Monday, April 28, 2014

On Sticker-Speak

Some of the stickers available within Facebook’s Messenger app.

In a March 2007 post subtitled ‘How I Learned To Stop Worrying and Just Get With The Blip-Post Programme’ I wrote that
“the ultimate logical step will be for someone to create a social networking site that just posts individual tag words on their own…” 
While I was positing that notion with tongue firmly in cheek, it is interesting to observe that we now do have the ability to communicate using absolutely simple, single-concept message units. The emojii-based stickers of today’s messaging apps are the example I have been thinking about recently. At first glance the idea behind these stickers appears trivial, indeed faintly silly. Scroll through the sticker selection panels in any messaging app and you will see rows of cute cartoon characters over-acting and gurning some exaggerated emotion.

But I think that if we look a little bit deeper there is something interesting going on here. So, while the audience for this blog is unlikely to embrace the use of pictographic stickers in their everyday messaging, it is always worthwhile for anyone working in branding, design and app development to observe the trends and be aware of what different kinds of communications are bubbling up.
People are choosing to use these stickers to communicate in some manner. So they definitely have a job-to-be-done. What that job may be, and indeed what might be the minimum that we need for viable digital communication seems worth exploring here.

Minimum Viable Communications
Firstly, I do not think that it is a given fact that the idea of simplified, single-concept message units would necessarily be seen as useful and become broadly accepted. That core idea needs to be provided as a service in a manner that people find appealing to use. In the mid-nineties, when I was doing a lot of design work for Telecom Eireann, mobile phones were still expensive products aimed at businesses. Telecom Eireann tried to kick-start a youth market for pagers as a more price-appropriate product. They launched a range of pagers in Ireland with a heavily promoted and expensive Eurotrash-themed advertising campaign which struggled and failed to make pagers seem hip. Although hobbled by ill-advised advertising creative, the real downfall of the product was that, given the available technology of the time, the low-budget devices could only send three-digit numeric codes. People could not message each other in plaintext. So to use a pager you needed to carry a booklet with an unwieldy list of arbitrary meanings ascribed to those numerical pager codes. Something like ‘234 = I am running late’ and ‘678 = Drinks later?’ The pager market never took off. The limitations imposed on communication outweighed the promise of being able to communicate on the move. The target audience just ignored pagers and waited for mobile phones to become affordable. So this was not a failure of the idea of simplified minimal communications per se, but rather of their service execution in a form that was difficult to use, and which did not convey meaning.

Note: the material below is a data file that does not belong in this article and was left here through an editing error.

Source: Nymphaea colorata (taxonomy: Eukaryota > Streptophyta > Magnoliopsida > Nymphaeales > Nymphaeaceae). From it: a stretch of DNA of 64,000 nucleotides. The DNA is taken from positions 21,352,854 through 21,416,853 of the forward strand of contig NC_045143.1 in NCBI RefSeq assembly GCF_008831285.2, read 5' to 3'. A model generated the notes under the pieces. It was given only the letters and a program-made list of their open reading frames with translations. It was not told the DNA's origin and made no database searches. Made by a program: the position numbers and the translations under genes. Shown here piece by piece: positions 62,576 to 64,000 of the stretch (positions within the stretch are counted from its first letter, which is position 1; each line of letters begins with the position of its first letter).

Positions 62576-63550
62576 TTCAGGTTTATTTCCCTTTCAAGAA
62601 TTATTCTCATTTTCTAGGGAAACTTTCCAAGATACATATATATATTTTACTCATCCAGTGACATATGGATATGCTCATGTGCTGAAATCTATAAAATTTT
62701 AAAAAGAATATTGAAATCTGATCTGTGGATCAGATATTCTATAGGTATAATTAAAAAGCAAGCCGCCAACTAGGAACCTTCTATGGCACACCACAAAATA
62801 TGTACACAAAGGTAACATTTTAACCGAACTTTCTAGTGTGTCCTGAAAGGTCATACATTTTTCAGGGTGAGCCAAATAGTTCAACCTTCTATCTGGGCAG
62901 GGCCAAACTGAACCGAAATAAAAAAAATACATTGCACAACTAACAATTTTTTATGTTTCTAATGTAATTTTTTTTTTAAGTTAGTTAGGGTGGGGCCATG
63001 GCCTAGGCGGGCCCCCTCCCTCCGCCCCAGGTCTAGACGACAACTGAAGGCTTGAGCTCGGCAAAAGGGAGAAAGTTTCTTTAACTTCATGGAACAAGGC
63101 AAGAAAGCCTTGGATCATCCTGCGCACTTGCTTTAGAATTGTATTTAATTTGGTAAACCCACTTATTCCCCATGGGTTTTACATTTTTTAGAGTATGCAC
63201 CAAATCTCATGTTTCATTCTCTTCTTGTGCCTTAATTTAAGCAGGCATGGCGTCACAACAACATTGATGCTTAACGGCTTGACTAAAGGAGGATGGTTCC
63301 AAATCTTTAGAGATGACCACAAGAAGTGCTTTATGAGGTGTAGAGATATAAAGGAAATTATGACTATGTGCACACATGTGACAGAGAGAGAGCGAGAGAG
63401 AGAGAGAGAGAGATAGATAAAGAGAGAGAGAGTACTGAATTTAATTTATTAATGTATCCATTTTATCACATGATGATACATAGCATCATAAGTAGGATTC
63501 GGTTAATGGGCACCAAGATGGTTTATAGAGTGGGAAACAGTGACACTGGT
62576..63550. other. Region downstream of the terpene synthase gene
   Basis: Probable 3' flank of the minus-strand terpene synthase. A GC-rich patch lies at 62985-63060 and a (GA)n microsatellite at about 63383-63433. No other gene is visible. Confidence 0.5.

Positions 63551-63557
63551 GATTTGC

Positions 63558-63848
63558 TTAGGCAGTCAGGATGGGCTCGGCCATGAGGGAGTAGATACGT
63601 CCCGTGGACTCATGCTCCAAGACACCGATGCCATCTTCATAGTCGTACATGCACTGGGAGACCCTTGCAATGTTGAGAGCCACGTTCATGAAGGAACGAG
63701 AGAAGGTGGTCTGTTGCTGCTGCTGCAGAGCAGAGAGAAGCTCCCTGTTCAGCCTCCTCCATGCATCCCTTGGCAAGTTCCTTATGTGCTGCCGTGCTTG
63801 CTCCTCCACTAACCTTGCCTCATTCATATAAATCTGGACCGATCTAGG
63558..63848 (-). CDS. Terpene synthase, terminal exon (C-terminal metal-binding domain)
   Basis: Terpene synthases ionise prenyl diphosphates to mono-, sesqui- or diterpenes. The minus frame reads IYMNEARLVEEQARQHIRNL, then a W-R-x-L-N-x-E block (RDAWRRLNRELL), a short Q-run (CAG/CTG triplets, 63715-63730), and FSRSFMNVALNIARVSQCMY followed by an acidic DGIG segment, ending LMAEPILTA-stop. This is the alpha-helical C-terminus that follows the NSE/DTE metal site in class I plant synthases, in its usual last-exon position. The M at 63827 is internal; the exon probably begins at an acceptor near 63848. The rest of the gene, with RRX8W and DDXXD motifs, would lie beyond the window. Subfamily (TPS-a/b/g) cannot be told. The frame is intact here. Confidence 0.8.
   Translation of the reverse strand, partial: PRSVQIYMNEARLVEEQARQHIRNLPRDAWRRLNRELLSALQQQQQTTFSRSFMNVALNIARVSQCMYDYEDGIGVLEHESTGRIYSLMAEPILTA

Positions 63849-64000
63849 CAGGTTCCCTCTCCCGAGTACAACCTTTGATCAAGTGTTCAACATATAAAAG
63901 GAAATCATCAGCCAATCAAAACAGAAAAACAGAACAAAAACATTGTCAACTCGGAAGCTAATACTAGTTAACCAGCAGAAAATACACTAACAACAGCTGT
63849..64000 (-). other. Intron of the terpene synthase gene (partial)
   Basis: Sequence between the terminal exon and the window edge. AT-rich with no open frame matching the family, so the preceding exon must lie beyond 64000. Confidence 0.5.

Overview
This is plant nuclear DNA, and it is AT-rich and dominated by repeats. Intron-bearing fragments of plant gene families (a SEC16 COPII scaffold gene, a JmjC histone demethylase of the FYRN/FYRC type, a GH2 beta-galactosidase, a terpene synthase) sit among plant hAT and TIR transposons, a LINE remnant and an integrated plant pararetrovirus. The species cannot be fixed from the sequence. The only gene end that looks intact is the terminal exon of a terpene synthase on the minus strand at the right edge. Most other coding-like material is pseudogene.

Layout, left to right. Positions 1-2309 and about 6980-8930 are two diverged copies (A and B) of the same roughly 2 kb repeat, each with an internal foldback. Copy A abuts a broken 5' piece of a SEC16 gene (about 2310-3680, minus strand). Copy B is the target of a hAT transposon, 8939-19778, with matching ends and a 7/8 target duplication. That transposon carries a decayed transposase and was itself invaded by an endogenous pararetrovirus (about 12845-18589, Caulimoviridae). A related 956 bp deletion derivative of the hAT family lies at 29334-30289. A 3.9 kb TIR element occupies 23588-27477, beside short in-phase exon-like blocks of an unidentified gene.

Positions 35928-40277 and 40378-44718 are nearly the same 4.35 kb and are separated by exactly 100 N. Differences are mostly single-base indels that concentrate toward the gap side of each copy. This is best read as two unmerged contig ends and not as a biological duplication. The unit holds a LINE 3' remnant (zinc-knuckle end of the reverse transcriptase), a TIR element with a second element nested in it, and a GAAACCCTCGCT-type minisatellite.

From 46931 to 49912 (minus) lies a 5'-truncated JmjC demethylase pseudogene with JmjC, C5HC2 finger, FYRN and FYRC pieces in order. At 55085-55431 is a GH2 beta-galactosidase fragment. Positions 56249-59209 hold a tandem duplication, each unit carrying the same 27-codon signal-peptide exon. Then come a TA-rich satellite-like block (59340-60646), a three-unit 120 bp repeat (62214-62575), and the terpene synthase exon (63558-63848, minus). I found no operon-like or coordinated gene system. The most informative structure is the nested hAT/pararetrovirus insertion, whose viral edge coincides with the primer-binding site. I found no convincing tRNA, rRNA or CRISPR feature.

Jump forward to today and most smartphone operating systems have incorporated Japanese i-Mode emoji icons. These simple, single-concept icons are inter-operable with the Western character set within text messages. Most often I see people appending emoji as suffixes to text messages. Using just one character the senders can add information about whether they are being ironic or playful in their message. Emoji solve the problem where, writing so concisely, we often must sacrifice tonality. So, at least in the usage which I observe, they act as modifiers to the main text. These eight words may not necessarily clearly signify whether the sender is optimistic, sarcastic or infuriated. That is the additional role given to the little yellow character at the end.

Where I do see emoji used on their own are generally as replies to written texts. A text asking ‘How did the meeting go?’ might get a thumbs-up emoji response. No words being necessary, as a conversation will provide the relevant detail later.

Although it is not a usage I see amongst my peers, emoji can even be strung together as a rudimentary pictographic language. If only for humorous intent more than anything. Yet, I think that if that was the only way of using them, they would necessarily fail in the same way as the pager codes did. Perhaps these kinds of single-concept pictographic linguistic tools are really only useful as an adjunct to the written word?